The Ottawa Citizen is the latest national newspaper to come under fire for a recent article that incorrectly claimed a study found the city had a shortage of housing.
On Tuesday, The Globe and Mail published a correction to the article.
It said the study was conducted in 2002 and “did not take into account recent developments in Ottawa’s housing market.”
The Globe said it did not know the authors of the study and the researchers responsible for the study were the same.
The article said the data was based on data from the federal government’s Ottawa housing agency.
“The data is based on housing surveys conducted in 2001 and 2002 by the Office of Housing and Community Development,” the Globe article read.
“This is not a study of Ottawa’s shortage of affordable housing, and we regret any offence it may have caused.”
A Globe spokesperson said the paper had “no knowledge of the authors or the study they cited in their article” and that the article was “not based on official government data or research.”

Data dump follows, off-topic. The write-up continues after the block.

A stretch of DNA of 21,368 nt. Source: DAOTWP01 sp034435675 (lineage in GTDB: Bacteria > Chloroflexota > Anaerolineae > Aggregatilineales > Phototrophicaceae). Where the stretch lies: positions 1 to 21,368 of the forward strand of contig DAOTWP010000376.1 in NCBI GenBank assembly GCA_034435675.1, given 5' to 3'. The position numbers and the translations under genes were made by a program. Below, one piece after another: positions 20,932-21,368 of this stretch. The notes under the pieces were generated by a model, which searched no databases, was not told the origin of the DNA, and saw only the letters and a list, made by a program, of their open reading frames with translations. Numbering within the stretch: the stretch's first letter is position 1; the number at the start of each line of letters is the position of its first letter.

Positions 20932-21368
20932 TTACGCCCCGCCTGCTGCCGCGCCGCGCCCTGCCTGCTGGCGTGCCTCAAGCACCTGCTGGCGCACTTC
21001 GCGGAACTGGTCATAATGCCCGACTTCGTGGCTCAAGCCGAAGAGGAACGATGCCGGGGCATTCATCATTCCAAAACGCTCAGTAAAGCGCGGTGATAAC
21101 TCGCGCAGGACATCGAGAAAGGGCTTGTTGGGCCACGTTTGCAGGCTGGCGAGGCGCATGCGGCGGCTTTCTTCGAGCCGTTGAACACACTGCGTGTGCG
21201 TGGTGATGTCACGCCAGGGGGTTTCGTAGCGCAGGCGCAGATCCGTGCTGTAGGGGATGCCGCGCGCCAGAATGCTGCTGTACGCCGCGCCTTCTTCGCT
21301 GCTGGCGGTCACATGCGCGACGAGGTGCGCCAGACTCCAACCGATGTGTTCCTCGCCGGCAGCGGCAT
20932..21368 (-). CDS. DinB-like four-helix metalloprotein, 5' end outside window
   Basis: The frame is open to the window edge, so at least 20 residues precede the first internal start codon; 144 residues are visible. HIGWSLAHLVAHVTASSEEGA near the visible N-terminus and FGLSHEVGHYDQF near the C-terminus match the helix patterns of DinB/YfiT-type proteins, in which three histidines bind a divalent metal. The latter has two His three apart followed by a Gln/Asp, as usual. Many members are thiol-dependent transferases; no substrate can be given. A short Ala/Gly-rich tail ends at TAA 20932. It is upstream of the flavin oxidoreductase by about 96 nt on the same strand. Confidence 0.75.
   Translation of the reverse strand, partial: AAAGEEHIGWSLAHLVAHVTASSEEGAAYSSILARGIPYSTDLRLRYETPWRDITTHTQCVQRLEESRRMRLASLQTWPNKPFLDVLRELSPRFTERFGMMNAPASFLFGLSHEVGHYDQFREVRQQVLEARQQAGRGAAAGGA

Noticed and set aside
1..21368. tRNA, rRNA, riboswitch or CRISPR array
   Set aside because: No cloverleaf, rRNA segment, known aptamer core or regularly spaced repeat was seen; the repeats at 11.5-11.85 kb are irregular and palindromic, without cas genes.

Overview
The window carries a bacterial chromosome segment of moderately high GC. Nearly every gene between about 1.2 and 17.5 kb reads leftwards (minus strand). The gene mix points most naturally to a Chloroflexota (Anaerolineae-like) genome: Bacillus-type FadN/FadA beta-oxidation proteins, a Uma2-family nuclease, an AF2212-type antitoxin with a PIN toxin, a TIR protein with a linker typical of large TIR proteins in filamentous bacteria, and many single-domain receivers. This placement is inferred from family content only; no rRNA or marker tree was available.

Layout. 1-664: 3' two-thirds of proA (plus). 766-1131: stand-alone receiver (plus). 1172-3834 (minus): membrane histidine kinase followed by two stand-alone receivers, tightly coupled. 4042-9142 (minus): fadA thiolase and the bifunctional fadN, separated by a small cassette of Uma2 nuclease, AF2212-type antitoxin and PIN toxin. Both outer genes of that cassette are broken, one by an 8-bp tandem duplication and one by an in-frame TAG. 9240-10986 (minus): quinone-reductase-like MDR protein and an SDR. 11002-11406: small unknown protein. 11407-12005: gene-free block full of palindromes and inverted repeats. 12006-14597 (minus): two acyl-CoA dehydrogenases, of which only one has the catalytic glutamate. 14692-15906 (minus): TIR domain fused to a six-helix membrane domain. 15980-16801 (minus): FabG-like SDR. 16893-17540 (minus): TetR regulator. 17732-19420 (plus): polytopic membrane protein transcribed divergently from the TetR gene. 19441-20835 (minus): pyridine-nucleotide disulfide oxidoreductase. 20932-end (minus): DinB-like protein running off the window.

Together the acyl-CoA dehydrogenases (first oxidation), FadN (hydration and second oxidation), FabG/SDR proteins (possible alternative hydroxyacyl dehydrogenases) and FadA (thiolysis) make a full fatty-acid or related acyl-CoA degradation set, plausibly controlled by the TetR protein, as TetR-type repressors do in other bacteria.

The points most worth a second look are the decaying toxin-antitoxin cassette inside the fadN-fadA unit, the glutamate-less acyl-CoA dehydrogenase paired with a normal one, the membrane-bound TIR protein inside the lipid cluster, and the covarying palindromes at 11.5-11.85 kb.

The study was part of a broader look at Ottawa’s cityscape, including housing affordability and community cohesion.
In a statement, the paper’s publisher, The Tyee, said it was “deeply sorry” for the error.
“We’ve taken immediate action to correct the error and apologise for any offence this may have sparked,” the statement read.
On Wednesday, The Ottawa Sun issued a similar apology.
“Our story on this topic was taken out of context and misrepresented by the publication,” the paper said.
“There is no data on Ottawa’s affordability crisis and the data we provided in our story was based in part on data collected by the city’s housing agency.”